“It’s very dependent on the individual dog,” says Fratt. Does he want food? Does he want to play? Does he want you to open a door? “Usually if you start trying to think of it in that context, you can figure out what they’re looking for relatively easily.” Just be aware that if your dog whines when he wants a treat, for example, and every time you give him one, you are reinforcing the behavior.
Yelping and Groaning
These sounds often indicate that a dog is in pain. A dog yelps when the pain is sudden or when the dog is suddenly frightened. For example, if you step on your dog’s tail, or another dog bites too hard during play, a yelp is a common reaction.
Groaning often indicates discomfort or an aching kind of pain, says Fratt. “I do a lot of outdoor activities together with my dog. He’s a fairly non-vocal dog, so I find that he generally only groans when he’s sore. It’s a sign of discomfort.”
Dogs that are older sometimes groan when they lay down or get up. This can be a sign of a number of age-related diseases including joint conditions like arthritis. Ascites, a disease that causes a buildup of fluid in the abdomen, causes dogs to groan when they lay down.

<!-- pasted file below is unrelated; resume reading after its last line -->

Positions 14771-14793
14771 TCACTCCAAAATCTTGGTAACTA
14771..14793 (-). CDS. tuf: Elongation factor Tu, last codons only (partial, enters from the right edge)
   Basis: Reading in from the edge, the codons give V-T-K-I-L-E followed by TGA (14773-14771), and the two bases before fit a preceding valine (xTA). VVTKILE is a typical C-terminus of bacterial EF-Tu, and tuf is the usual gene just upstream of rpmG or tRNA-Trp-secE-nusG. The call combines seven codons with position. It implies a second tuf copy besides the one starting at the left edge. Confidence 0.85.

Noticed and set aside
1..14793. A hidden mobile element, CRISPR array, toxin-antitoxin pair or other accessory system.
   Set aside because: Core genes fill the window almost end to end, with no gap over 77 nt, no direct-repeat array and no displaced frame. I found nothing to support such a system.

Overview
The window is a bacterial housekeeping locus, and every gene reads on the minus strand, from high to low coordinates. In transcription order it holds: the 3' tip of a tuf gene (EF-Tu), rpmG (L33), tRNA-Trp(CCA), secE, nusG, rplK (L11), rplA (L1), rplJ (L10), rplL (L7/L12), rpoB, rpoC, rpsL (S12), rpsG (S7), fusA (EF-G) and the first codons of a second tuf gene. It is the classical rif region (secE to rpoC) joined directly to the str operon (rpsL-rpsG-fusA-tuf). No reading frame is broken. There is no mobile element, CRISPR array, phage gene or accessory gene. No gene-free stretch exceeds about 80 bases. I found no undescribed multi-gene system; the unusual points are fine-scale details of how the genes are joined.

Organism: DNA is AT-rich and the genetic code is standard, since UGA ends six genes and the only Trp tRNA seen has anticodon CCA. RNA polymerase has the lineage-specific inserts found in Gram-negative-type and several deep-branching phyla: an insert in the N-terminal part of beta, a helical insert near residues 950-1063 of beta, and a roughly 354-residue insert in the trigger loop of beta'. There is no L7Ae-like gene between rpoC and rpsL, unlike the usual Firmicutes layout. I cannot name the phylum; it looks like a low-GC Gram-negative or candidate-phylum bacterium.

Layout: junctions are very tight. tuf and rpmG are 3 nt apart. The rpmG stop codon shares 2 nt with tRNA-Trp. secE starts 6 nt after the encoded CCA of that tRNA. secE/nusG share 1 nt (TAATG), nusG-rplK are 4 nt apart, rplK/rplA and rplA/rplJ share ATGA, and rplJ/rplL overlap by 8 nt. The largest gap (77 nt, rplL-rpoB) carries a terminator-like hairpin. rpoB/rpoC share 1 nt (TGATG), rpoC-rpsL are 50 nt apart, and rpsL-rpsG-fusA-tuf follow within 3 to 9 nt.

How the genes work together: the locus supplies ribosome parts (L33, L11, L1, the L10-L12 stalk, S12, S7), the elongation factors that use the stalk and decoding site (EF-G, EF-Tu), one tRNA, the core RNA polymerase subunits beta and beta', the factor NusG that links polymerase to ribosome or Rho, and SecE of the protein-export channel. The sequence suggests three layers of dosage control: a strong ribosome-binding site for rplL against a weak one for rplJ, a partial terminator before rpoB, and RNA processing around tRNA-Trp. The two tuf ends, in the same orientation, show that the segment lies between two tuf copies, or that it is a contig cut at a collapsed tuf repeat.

“I have never heard a dog sigh who was not relaxed and content,” says Novack. Dogs often sigh as they are settling down for a nap, or when they’re curling up next to you on the couch or in your lap. Sighing in dogs usually indicates contentment.
Less typically, a dog may sigh in disappointment. Maybe he’s been trying and trying to get you to throw that ball, but you’re working on your computer. He gives up, plops down on the rug, and sighs loudly. He means, “Mom, I’m not hurt — I’m disappointed.” We’ve all been there.
Humans are an extremely vocal species; dogs are not. Among themselves, dogs have a host of non-vocal ways to communicate.
“Humans often aren’t great at deciphering the vocalizations of animals,” says Fratt. “It’s easier for us to look at the situation and what happens after the vocalization, and the body language.”
If you want to understand what your dog is saying, look at body language, the environment and the situation before and after the dog’s sound. If you’re willing to pay attention, you’ll soon be able to decode your dog’s language.
Related: How to Deal With an Anxious Dog